For your brain it’s different. It’s “I affect therefore I exist”.
And yet, so many people in our society do not affect. They do not feel alive. They push, they try, but their brain doesn’t get feedback. Or the feedback it gets is destructive. And each time, they feel increasingly transparent. We are experiencing - and have experienced for years - the consequence of an increasing sense of transparency of others. And it might look completely foreign to you, the destruction, the anger. You might feel an inability to empathize.
And if this is true for you, your brain can empathise. Because your brain doesn’t need to empathise with the conditions that removed the cause-and-effect in their lives that were beyond their control - that created their transparency.
Instead, your brain can empathise with the resulting feeling of the transparent self.
And you know what it feels like ... to have no feedback for your actions. To feel you have no consequence. Indeed, to BE of no consequence. To feel like no one cares. To feel like a ghost. It’s common for every human brain to perceive this, because that is how the brain works. And your brain is just like everyone else’s. All of our brains see in relational terms. And when we feel we are a ghost, we all feel the same as other ghosts … though of course for very different reasons: It’s essential not to confuse one’s subject sense of transparency with the objective difference in the causes of that transparency. Some causes are much worse than others.
So whether you agree or disagree with the anger that is currently expressing itself in our cities around the world. And while you might lack the awareness of the reasons for that anger (since your lived-experience is different), which might cause you to think “I would never behave in such a way”. Is that really true? What would you do to feel that you existed if every one of your previous behaviours diminished you in the would, imprisoned you to being a ghost, as it is for some people and some communities more than others. What would you do to create the possibility for your child to have the hope of existing in the future? That feeling of the ghost is where your brain can find empathy. And with empathy comes the possibility for compassion-in-action, not retribution.
What, then, is core to all of our existence? Is it food, shelter and water as Maslow suggests? Or is it something else that transcends these? Something that ‘makes sense’ of our physiology.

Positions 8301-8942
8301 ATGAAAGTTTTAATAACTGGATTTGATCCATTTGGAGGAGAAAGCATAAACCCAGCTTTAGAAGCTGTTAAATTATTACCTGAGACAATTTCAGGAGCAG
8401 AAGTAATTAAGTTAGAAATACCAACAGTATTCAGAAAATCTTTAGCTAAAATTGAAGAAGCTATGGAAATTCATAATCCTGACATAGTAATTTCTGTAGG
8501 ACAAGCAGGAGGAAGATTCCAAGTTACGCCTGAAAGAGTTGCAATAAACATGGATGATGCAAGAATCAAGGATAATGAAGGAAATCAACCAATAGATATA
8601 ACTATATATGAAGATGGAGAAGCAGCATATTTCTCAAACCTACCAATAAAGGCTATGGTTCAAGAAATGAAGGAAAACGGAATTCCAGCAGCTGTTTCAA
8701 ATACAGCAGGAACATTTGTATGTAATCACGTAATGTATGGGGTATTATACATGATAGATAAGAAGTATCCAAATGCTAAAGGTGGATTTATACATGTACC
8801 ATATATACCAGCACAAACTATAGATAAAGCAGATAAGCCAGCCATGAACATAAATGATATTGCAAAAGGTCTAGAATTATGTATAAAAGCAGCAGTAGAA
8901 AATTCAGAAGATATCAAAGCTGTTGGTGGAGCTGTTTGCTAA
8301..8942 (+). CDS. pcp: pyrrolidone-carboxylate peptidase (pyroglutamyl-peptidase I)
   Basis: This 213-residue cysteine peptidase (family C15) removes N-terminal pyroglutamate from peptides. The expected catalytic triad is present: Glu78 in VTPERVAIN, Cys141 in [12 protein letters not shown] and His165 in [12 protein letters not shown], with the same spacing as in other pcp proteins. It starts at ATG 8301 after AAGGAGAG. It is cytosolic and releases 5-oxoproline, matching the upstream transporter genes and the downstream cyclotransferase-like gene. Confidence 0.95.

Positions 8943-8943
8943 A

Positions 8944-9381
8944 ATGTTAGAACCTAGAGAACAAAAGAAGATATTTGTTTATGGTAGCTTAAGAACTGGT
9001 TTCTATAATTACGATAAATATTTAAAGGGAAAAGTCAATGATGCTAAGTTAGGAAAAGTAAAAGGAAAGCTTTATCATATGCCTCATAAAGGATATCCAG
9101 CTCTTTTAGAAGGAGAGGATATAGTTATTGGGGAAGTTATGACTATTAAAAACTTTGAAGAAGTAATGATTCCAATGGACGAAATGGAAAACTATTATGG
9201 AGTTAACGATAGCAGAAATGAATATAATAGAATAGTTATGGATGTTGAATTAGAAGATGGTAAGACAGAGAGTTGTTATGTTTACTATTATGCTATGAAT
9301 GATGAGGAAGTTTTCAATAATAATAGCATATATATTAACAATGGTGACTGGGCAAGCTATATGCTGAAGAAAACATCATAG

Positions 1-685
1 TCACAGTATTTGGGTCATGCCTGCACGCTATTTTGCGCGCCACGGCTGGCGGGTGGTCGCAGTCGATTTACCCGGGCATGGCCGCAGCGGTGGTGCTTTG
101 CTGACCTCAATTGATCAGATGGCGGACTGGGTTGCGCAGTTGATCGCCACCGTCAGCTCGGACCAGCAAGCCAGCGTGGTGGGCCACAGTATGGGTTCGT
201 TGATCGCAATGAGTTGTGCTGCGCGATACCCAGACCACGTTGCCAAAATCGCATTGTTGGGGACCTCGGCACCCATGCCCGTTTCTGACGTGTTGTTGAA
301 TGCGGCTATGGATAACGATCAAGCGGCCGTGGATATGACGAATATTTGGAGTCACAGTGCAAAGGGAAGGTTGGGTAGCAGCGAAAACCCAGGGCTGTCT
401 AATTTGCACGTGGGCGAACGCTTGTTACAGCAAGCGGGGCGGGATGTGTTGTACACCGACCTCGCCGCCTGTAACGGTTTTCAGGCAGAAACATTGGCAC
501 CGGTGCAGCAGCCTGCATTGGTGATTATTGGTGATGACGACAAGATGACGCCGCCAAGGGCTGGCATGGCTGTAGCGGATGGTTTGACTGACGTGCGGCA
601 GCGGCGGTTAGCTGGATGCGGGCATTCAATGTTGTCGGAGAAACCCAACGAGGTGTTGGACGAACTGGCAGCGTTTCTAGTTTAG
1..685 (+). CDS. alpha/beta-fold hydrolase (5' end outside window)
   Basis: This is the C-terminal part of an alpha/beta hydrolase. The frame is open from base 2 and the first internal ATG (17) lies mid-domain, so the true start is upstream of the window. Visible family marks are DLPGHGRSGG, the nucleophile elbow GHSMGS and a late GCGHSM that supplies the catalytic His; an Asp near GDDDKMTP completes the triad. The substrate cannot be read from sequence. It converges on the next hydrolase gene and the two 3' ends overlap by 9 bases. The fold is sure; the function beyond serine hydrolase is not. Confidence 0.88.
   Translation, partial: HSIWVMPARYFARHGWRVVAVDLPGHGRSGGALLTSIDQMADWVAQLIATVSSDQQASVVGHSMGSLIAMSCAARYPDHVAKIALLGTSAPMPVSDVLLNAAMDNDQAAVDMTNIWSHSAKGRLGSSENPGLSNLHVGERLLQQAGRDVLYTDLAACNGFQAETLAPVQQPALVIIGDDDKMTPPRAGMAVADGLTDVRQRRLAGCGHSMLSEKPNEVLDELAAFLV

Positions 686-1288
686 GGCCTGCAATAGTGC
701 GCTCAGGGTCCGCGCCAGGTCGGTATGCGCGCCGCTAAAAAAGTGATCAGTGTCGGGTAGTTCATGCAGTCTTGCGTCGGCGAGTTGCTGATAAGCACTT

When you look back at your life, what is it that you want to see? Is it meaningfulness? Value? Ease? Or something else? Below, you will see LIVE updates of an experiment that the Lab of Misfits is currently running to begin to discover the core perceptual needs that underpins personal, perceptual health.
What do you want your life to be?
If you'd like to take part in the experiment, click here.
These are all subjective perceptions. And yet they have objective consequences on the cells of your body and your brain. They will not only determine the quality of your life, they will determine how long and well you live, as well as the nature of your relationships. They will also shape our society. When unmet, they can destroy, not just your life … but the lives of those around you.
So what is it for you?
In the future, when you look back on your ‘deathbed’, which we all will - the one certainty … what do you want to see? Did your words, intentions and actions align? And did they align with the reason why you woke up this morning? Did you make decisions in your life, especially in times of great uncertainty (like now) that enabled you to thrive?
And more importantly for the health of your brain, did you enable someone else to thrive?
The greatest gift we can give to another, is the gift of existence by the simple act of listening in the pursuit of understanding. Understanding requires the courage - indeed the strength to say I don’t know. Which is why creating begins with humility.
More perceptual experiments will be coming soon.
Written by: Dr Beau LottoFind out more